July 23, 2014
More Diabetes Management Tips Part 2
This is a continuation of the previous blog with five tips.
#6. Fight Everyday Stress With Activity. Living with diabetes can make you sad or unhappy at times. Stress not only affects your mood, but it can raise your blood glucose levels. Stress may cause you to make poor food choices and drink more alcohol. An easy way to feel better from everyday stress is to become active. Being active raises the levels of chemicals in your brain that make you feel good. If you don't want to exercise in a gym, join a sports team or take dance lessons to keep moving. Swimming is also another way to stay active.
#7. Exercise in Short Sessions, If Needed. Finding the time to exercise may be hard for some people. It can also be hard to keep going if you're not used to exercising for 30 minutes straight. The good news is you can spread your 30 minutes throughout the day. Three 10-minute walks are as good as 30 minutes at once. So don't hold out to exercise when you have a lot of time. Moderate physical activity (both strength building and cardio) will help you control your blood glucose, lower your blood pressure and cholesterol, and reduce stress.
#8. Try Strength Workouts If You Are Able. All types of exercise can benefit people with diabetes. But training with weights or other resistance equipment may help you prevent muscle loss (lost muscle often leads to more fat). Several studies suggest strength training. Lifting weights, for example, improves your reaction to insulin and your glucose tolerance. Of course, regular strength training can also improve your muscle mass and help you lose weight, too.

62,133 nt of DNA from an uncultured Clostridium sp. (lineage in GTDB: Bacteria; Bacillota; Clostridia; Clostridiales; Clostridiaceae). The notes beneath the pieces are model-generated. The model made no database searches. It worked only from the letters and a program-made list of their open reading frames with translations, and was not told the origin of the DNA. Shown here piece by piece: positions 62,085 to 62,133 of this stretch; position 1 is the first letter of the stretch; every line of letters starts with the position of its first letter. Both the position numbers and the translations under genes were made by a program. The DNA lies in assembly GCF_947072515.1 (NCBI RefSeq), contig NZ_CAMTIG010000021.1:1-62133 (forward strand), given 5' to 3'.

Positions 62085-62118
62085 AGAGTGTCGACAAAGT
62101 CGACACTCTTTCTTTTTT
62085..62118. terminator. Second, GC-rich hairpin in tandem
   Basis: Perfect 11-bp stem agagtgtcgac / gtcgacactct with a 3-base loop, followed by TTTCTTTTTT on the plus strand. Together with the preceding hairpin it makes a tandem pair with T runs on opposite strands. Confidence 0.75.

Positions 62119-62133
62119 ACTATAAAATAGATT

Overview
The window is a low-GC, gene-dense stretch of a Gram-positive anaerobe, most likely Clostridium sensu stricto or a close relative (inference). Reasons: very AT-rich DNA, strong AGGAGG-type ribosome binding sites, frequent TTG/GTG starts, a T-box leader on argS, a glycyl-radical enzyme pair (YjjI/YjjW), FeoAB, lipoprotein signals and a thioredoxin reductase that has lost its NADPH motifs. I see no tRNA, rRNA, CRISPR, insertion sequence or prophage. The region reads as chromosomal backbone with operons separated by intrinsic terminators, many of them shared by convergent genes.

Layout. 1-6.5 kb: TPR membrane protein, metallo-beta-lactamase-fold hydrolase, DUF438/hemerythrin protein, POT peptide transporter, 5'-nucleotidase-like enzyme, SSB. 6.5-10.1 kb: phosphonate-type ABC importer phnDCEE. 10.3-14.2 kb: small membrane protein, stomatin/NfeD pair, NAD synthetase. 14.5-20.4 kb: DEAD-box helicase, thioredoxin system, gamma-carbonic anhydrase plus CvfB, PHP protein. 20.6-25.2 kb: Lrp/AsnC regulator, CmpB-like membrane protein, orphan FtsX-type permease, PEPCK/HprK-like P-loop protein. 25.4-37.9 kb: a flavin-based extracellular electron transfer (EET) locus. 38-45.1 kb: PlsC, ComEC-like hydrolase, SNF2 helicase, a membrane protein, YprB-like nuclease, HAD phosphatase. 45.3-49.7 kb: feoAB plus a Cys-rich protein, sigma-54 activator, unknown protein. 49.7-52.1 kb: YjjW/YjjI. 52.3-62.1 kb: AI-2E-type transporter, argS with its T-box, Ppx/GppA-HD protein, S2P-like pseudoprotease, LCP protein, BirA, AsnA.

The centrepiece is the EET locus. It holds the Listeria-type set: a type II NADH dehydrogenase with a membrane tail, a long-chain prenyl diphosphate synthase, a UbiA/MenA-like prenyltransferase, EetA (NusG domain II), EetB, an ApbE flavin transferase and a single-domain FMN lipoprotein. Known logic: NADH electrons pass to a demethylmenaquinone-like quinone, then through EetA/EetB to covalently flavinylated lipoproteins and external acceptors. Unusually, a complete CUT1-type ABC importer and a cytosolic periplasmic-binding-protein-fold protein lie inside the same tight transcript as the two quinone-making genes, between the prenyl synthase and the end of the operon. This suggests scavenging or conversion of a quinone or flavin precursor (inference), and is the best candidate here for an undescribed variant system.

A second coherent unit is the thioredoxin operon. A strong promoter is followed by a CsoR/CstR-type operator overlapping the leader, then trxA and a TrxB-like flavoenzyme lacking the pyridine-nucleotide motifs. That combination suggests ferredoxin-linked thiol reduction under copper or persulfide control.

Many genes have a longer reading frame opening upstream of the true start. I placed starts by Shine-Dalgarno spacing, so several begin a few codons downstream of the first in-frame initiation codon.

#9. Check Your Feet Every Night. Use a hand mirror or ask someone to help you look for cuts, swelling, or color changes on your feet. Don't forget to look between your toes, too. If you see unhealed cuts or broken skin, call your doctor right away. Make foot care part of your daily routine. Wash and moisturize your feet and trim your toenails as needed. Talk to your doctor about treating corns or calluses. Have your doctor examine your feet during every appointment.
#10. Choose a Date to Quit Smoking. If you smoke, picking a date to quit gives you the chance to prepare for it. You may need help beating the mental and physical parts of nicotine addiction. Stop-smoking programs, support groups, and wellness centers can offer professional help. Whether you quit cold turkey or use other treatments to help you quit, having time to prepare for it may improve your chances of success. Choose what works for you and quit as soon as possible.
#11. Drink Alcohol Only With Food. Your doctor may say it's OK for you to have an occasional drink. Drink alcohol only when you can eat something along with it, because alcohol can cause low blood sugar. Also have some water handy in case you get thirsty. Even so, mixed drinks can raise your blood sugar if you use juice or a regular soda as your mixer. Women should drink no more than one alcoholic drink per day, and men no more than two a day. Or I would suggest stop alcohol consumption completely.
I have said this before, but it is worth repeating. Keep a positive attitude. This will serve you well.
If you have other things that help you manage diabetes, make use of them and don't forget them. Every person varies in their management and abilities to manage diabetes, but this should not deter you from managing your diabetes to the best of your abilities and seeking help from others, if needed. Your doctor may be one of these persons as well as your pharmacist.